Alexander, T. Desmond
The temple has always been a source of rich scholarship and theological reflection, but what does it mean for the church's ongoing mission in the world?
G. K. Beale and Mitchell Kim examine temple theology throughout Scripture, exploring how this theme relates to Christian life and witness today. From Eden to the new Jerusalem, they argue, we are God's temple on the earth, the firstfruits of the new creation.
Now part of the ESBT series, God Dwells Among Us bridges biblical theology and the needs of the church. God has always desired to dwell among us; now the church must follow its missional call to extend the borders of God's kingdom and take his presence to the ends of the earth.
Essential Studies in Biblical Theology (ESBT), edited by Benjamin L. Gladd, explore the central or "essential" themes of the Bible's grand storyline. Taking cues from Genesis 1-3, authors explore the presence of these themes throughout the entire sweep of redemption history. Written for students, church leaders, and laypeople, the ESBT offers an introduction to biblical theology.
Table of Contents:
1. Eden as a Temple: The Context of Genesis 1–2
2. Expanding Eden: The Call in Genesis 1:26-28
3. Eden Lost? The Call to Patriarchs After the Fall
4. Eden Remixed: The Tabernacle in a Context of Sin
5. Eden Restored: The Promise of the Expansion of Eden in the Prophets
6. Eden Rebuilt: Jesus as the New Temple in the Gospels
7. Eden Expanding: The Church as the New Temple
8. Eden's Ministry: Serving as Priests in the New Temple
9. Eden Completely Expanded: The New Heavens and New Earth in Revelation 21:1-4
10. "Why Haven't I Seen This Before?": Seeing the Purpose of God's Dwelling Place in Eden
11. Concluding Practical Reflections: Foundational Convictions for Sacrificial Mission in the Temple
"Gregory Beale's work on the temple in biblical theology remains seminal for understanding the whole Bible. This shorter version will enable an even wider readership to grasp the often-forgotten message that the really important thing is not how we get up to God but how God's design is to come and dwell with us." - N. T. Wright, senior research fellow at Wycliffe Hall, Oxford, emeritus professor of New Testament and early Christianity at University of St Andrews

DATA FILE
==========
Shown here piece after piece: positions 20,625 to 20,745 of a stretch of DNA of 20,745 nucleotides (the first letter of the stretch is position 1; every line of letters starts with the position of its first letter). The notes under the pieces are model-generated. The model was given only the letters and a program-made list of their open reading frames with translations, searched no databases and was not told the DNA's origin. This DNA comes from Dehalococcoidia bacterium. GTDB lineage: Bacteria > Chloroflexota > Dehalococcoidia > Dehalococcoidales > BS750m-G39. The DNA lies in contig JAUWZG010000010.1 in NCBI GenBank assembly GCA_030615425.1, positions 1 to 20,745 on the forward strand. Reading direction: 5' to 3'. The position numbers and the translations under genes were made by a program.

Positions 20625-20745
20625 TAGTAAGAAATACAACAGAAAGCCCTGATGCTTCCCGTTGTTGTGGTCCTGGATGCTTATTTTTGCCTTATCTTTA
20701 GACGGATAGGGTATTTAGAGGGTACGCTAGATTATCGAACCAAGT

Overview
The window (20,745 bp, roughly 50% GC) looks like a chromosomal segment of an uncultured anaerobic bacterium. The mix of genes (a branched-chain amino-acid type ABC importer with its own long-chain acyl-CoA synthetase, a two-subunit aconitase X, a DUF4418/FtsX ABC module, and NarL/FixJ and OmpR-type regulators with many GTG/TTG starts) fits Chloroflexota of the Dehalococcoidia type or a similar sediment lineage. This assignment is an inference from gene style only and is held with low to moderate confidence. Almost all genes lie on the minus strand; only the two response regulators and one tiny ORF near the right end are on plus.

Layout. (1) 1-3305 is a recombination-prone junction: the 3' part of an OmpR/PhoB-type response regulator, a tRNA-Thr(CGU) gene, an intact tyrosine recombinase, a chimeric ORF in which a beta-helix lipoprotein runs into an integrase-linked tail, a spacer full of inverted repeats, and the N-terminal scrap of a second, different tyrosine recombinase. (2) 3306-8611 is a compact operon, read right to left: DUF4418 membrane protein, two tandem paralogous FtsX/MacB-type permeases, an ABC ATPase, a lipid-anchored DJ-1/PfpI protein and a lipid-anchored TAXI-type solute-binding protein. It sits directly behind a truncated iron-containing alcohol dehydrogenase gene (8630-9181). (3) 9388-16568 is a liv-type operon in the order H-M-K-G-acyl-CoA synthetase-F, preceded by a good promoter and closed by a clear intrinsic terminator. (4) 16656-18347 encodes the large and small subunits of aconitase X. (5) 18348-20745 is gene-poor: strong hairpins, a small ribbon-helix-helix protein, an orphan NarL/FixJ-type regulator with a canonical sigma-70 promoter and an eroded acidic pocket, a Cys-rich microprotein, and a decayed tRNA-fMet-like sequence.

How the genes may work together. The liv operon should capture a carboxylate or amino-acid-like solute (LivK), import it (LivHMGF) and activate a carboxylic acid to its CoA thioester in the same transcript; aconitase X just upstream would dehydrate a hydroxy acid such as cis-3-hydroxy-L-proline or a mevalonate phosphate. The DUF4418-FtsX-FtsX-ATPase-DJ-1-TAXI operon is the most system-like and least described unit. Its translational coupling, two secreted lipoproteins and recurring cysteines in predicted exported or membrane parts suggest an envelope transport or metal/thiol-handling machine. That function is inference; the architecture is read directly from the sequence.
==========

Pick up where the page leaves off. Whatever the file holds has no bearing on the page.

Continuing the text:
"Beale and Kim show the theme of God's presence among us from Genesis to Revelation. We taste in this book the glory, radiance, comfort, and strength of God's presence. At the same time, we learn how to read the entire Bible as we trace the tabernacle/temple theme throughout the Scriptures. A vital and compelling work for students, pastors, and all who want to delve more deeply into God's Word." - Thomas R. Schreiner, The Southern Baptist Theological Seminary
"The importance of this book lies in . . . its evocative unpacking of the theme of the temple . . .; its modeling of the way biblical theology is to be done; and its capacity to cause readers to perceive fresh and wonderful things in the Scriptures." - D. A. Carson, Trinity Evangelical Divinity School
"God dwelling in the midst of his people: this staggering vision is the heart of God's covenantal purposes from Genesis to Revelation. God Dwells Among Us brings decades of scholarship on this topic to a wider audience. More than that, it shows how this major biblical theme is the engine of mission in the world today. This clear and compelling study is a real feast." - Michael Horton, J. Gresham Machen Professor of Systematic Theology and Apologetics, Westminster Seminary California
"In Scripture, God dwells not only up above the world but also among us, with us, and within us. Our hearts long to hear more of God's presence, his promise to be with us. One important way for us to understand God's presence in Scripture is through its teaching about the temple and of Jesus as the true temple. Greg Beale has developed this theme cogently in scholarly writings. In God Dwells Among Us he and Mitchell Kim have made these ideas accessible to working pastors. It is a valuable aid to preaching and an excellent antidote to the feeling of loneliness that afflicts many today. I recommend it highly." - John Frame, Reformed Theological Seminary